The Register-News

State still owes schools for last year

Friday, October 01, 2010

MT. VERNON — While the first quarter of the state’s fiscal year 2011 concluded Thursday, area schools are still awaiting payments from the state for fiscal year 2010.

General state aid payments have been made to schools since the start of the current fiscal year, but categorical payments — in areas such as transportation, special education and early childhood grant reimbursements — continue to lag.

“It’s a significant amount of money,” said Woodlawn High School Superintendent Alan Estes. “We need all of that to come in eventually.”

The late payments are mounting, with Mt. Vernon Township High School owed roughly $400,000 in late state payments and Mt. Vernon City Schools District 80 owed more than $1.5 million. District 80 has yet to be paid $946,000 owed by the state last year and already is behind $578,000 in fiscal year 2011 payments.

According to the Illinois State Board of Education, schools within the state started their current academic year owed a total of $774 million by the state.

Schools are not alone in awaiting payments by the state. In his quarterly report released in July, Illinois Comptroller Daniel Hynes painted a grim picture of a state already mired in financial crisis. Hynes reported a backlog of more than $4.7 billion in unpaid bills and fund transfers. That figure, he wrote, compared to $2.785 billion still owed at the end of the previous fiscal year.

“Just as important, the delay in paying vouchers was 153 working days this June compared to 99 days at this time last year,” the report indicated. “Some transfers to other state funds have been delayed for the entire fiscal year and the state was unable to transfer $276 million back to the Budget Stabilization Fund on June 30. Both the amount payable and the days delayed are record highs.”

There is at least a glimmer of hope for those owed money by the state, as Public Act 96-958 extended the “lapse” period for Illinois to pay bills from a previous fiscal year from Aug. 31 to Dec. 31. Still, Hynes’ report offered little encouragement: “Other than payments for mandated debt service on state bonds, general state aid to education, federal stimulus related Medicaid and critical state operations, an extremely limited amount of fiscal year 2011’s obligations are likely to be addressed in calendar year 2010 while the state is still dealing with the prior fiscal year’s bills.”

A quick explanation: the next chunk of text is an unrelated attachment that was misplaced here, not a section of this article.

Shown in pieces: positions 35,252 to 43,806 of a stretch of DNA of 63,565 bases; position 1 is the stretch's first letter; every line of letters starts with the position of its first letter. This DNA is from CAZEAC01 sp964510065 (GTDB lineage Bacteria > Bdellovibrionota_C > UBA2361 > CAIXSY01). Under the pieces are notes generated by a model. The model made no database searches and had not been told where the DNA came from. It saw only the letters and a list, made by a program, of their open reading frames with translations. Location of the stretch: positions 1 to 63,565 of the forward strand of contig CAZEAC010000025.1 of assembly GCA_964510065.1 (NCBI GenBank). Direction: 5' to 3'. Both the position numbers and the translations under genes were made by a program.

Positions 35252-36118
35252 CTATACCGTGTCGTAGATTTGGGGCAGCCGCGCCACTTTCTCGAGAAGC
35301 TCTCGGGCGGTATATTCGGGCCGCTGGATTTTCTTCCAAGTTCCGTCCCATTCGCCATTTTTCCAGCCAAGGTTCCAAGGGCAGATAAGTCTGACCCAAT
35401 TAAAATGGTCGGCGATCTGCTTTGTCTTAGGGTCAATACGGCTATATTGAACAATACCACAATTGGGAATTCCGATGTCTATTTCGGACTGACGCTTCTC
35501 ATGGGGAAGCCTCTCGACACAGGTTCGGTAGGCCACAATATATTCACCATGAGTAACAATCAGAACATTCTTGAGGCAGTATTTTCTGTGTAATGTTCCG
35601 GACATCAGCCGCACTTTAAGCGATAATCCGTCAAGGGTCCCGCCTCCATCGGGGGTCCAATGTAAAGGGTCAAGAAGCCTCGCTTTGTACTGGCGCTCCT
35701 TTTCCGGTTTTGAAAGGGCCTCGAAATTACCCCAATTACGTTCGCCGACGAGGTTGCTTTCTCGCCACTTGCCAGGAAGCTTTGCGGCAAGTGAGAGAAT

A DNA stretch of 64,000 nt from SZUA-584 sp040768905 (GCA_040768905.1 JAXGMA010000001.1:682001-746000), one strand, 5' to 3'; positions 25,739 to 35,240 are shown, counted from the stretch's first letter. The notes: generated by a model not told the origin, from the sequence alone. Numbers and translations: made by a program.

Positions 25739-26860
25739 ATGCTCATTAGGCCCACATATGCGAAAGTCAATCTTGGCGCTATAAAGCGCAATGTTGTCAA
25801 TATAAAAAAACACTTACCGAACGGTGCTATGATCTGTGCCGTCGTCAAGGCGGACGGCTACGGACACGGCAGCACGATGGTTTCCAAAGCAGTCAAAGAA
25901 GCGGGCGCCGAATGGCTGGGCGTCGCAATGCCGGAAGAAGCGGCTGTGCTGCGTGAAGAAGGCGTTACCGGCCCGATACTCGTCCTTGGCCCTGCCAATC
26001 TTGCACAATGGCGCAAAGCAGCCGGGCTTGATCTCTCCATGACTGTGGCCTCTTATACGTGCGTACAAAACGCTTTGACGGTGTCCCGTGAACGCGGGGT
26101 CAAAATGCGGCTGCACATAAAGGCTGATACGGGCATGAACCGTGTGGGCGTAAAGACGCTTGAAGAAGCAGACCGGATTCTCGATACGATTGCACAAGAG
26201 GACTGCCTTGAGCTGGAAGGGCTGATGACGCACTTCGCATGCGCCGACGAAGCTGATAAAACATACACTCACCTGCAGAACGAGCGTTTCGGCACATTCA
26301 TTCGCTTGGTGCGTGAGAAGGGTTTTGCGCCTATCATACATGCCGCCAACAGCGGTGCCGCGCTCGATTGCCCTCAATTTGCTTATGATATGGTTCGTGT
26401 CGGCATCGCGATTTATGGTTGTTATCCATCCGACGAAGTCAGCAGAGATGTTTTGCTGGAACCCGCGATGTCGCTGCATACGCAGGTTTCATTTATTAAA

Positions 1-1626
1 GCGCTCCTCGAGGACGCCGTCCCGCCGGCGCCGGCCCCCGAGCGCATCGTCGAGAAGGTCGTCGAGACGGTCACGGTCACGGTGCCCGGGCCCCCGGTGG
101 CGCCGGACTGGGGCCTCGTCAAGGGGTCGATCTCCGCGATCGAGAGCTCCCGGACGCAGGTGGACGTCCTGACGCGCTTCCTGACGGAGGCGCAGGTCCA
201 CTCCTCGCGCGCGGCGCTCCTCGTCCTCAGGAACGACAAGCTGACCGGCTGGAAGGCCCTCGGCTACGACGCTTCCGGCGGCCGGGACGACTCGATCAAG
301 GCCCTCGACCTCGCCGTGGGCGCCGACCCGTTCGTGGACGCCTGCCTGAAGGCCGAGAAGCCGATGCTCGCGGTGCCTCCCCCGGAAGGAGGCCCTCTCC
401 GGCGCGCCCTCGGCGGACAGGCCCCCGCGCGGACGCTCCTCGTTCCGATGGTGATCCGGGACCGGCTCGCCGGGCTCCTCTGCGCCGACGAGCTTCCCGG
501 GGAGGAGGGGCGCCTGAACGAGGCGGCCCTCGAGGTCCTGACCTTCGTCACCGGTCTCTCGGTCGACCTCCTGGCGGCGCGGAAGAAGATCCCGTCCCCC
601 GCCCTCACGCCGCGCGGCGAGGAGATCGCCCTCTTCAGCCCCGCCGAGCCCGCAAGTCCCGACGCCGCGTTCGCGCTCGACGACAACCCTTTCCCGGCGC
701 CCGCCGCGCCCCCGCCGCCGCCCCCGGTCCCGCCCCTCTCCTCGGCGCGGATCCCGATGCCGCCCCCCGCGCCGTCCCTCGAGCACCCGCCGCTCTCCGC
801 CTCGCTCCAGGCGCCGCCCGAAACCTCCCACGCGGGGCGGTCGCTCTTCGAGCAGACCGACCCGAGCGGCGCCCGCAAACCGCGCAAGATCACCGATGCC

While not receiving all money owed by the state, schools are getting some assistance. The Illinois State Board of Education altered the way it grades schools for fiscal responsibility, taking late state payments into account, and Illinois Gov. Pat Quinn on Wednesday signed a bill that allows schools to transfer funds from their health, life and safety budget into operations and maintenance budgets.

Quinn also extended the “Put Illinois to Work” federal jobs stimulus program for another two months in Illinois, despite an end to the federal program. Some superintendents locally and throughout the state have expressed concern for education in Illinois once various federal stimulus programs conclude.

Area superintendents say they anticipated the continued — if not worsening — status of late payments by the state and worked to address the issue within their budgets.
“All indications were it was going to be a lean year,” said MVTHS Superintendent Dr. Mike Smith. “We were able to anticipate with some reductions in the budget.”

Some schools, such as Woodlawn, manage to survive by relying on a budget surplus. When that whittles to an alarming level, tax anticipation loans are pursued in order to maintain school operation until state payments are received and the loans are repaid.

Estes said his school has experienced a natural saving as longtime staff members retired and were replaced by less experienced personnel. He said five administrators and staff members are eligible to retire in the near future.

“The timing’s been actually pretty good for us on that,” he said.

Estes said school boards, administrators and staff members all are facing the state’s financial crisis together.

“I think our boards understand,” he said. “I think our teachers understand in negotiation. I think that’s due to good communication.”